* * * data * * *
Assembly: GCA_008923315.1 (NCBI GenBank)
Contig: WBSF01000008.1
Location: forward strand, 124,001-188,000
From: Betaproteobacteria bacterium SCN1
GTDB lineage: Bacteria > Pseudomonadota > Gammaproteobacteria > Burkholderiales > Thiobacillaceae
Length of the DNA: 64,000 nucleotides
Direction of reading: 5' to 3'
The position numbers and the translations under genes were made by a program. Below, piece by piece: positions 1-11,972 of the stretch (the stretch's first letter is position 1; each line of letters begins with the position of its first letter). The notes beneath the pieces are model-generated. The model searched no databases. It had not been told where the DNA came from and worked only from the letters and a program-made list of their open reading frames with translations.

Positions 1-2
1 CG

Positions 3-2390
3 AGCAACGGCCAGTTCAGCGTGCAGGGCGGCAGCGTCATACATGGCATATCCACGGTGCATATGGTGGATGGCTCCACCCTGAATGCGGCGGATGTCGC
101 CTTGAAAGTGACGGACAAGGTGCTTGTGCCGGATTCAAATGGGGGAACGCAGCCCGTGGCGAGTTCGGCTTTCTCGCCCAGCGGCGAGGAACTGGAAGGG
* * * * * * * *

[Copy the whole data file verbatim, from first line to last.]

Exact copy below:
Assembly: GCA_008923315.1 (NCBI GenBank)
Contig: WBSF01000008.1
Location: forward strand, 124,001-188,000
From: Betaproteobacteria bacterium SCN1
GTDB lineage: Bacteria > Pseudomonadota > Gammaproteobacteria > Burkholderiales > Thiobacillaceae
Length of the DNA: 64,000 nucleotides
Direction of reading: 5' to 3'
The position numbers and the translations under genes were made by a program. Below, piece by piece: positions 1-11,972 of the stretch (the stretch's first letter is position 1; each line of letters begins with the position of its first letter). The notes beneath the pieces are model-generated. The model searched no databases. It had not been told where the DNA came from and worked only from the letters and a program-made list of their open reading frames with translations.

Positions 1-2
1 CG

Positions 3-2390
3 AGCAACGGCCAGTTCAGCGTGCAGGGCGGCAGCGTCATACATGGCATATCCACGGTGCATATGGTGGATGGCTCCACCCTGAATGCGGCGGATGTCGC
101 CTTGAAAGTGACGGACAAGGTGCTTGTGCCGGATTCAAATGGGGGAACGCAGCCCGTGGCGAGTTCGGCTTTCTCGCCCAGCGGCGAGGAACTGGAAGGG